Fry then swapped to Renault/Alpine, helping them climb up to fourth in the championship by the end of 2022. As both Vowles and Fry have knowledge of what a leading team needs in order to succeed, Vowles shared what Fry has uncovered.

“We have a lot to do. Day to day, what Pat is looking at is what are we doing in order to make sure that we work from just one car programme to three car programmes?” he said.

“How do we structure ourselves within the design office and also how do we work with operations in order to get the time it takes from an idea to the track reduced significantly?

“What facilities do we need? How do we bring everyone together? What ideas are being captured but not being worked in the right way? How should aero work together with the design office?

“All of these are sort of global questions, long-term and midterm questions that we’re dealing with. His input is invaluable and it’s not what we do necessarily short term – how we bring performance to Imola, for example, but more around how we create structures, processes, and systems that allow us to get more and more performance for every hour that we’re working and that, in turn, have big impacts on what we do with the FW47, 48, and beyond.”

Williams’ 2024 championship has not got off to a good start, and rumours abound that Logan Sargeant could be facing the chopping block if the FIA grants Mercedes junior Kimi Antonelli a super licence dispensation before August.

But, while Williams is one of two teams yet to score a point in the championship, Vowles is adamant that this year’s car is a significant improvement on last year’s FW45 – a car that secured them P7 in the Constructors’ Championship.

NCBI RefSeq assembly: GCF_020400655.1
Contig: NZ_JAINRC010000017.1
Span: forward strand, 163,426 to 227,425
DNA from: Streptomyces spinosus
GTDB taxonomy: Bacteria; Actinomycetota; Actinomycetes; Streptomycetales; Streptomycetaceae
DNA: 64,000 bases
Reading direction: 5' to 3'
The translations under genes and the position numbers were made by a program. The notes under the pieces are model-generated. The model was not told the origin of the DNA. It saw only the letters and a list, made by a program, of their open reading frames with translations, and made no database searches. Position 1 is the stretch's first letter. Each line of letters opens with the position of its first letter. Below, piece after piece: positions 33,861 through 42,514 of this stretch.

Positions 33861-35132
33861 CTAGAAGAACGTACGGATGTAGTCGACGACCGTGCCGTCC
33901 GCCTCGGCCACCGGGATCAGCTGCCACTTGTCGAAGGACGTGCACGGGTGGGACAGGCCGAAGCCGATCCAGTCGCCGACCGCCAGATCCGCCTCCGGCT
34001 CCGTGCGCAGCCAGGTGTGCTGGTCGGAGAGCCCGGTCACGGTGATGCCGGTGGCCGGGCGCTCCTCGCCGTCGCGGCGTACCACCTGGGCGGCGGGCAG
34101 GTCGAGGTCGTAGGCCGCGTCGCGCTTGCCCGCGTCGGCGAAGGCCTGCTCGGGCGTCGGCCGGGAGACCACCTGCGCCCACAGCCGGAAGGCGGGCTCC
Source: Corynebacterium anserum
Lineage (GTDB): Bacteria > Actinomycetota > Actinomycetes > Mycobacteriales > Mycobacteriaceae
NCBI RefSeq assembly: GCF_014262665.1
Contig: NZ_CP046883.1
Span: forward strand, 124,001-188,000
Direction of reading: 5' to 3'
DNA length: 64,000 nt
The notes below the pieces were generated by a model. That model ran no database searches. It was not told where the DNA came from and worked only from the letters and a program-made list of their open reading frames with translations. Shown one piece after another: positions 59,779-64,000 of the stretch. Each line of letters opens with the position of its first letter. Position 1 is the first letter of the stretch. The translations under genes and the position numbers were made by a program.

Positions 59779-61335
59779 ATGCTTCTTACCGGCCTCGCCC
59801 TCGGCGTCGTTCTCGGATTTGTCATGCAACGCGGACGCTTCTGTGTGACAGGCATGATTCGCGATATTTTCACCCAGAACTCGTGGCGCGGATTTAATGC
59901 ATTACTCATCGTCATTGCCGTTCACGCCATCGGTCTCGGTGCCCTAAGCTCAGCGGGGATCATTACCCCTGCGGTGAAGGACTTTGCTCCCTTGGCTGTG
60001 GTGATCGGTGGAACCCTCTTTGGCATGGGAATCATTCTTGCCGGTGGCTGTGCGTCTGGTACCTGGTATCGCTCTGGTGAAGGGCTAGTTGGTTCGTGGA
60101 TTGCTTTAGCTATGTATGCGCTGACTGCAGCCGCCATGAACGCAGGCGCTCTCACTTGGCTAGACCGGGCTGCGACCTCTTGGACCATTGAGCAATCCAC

“Last year’s car had a very significant front locking problem which, if you hit the brakes just a little bit too hard, you would front lock and miss the apex by a long way,” Vowles explained.

“That doesn’t appear anymore, that’s gone. The track-specificity of the car last year was high, in other words, there were tracks where it performed well and others where it was very poor. This year’s car is actually a lot more balanced across all tracks, but we’re not quick enough.

“In part, that’s a development race that we’ve fallen behind on and we’ll catch that back up over the next few races.

“But also it’s another characteristic of the car that we’re working on. I hope across Imola, Monaco, and Canada, we should be addressing that.

“The other attribute of the car is that we’re struggling a little bit to get a balance between all of the high-speed and low-speed corners as well. So a number of items that we’re working on in the background, but the actual package itself has quite good performance.”

Having secured several new prominent sponsors over the winter, the Vowles-led resurgence of 2023 may have hit a stumbling block over the first six races of 2024 – epitomised by their lack of spare chassis that spoiled their Australian GP weekend – but, when presented with Vowles’ cool logic and unwavering confidence, there’s plenty of hope that Williams can, soon, imitate McLaren’s bounceback and compete near the front once again.

Read Next: Red Bull domination over? Ferrari tease new F1 reality with ‘no more comfort zone’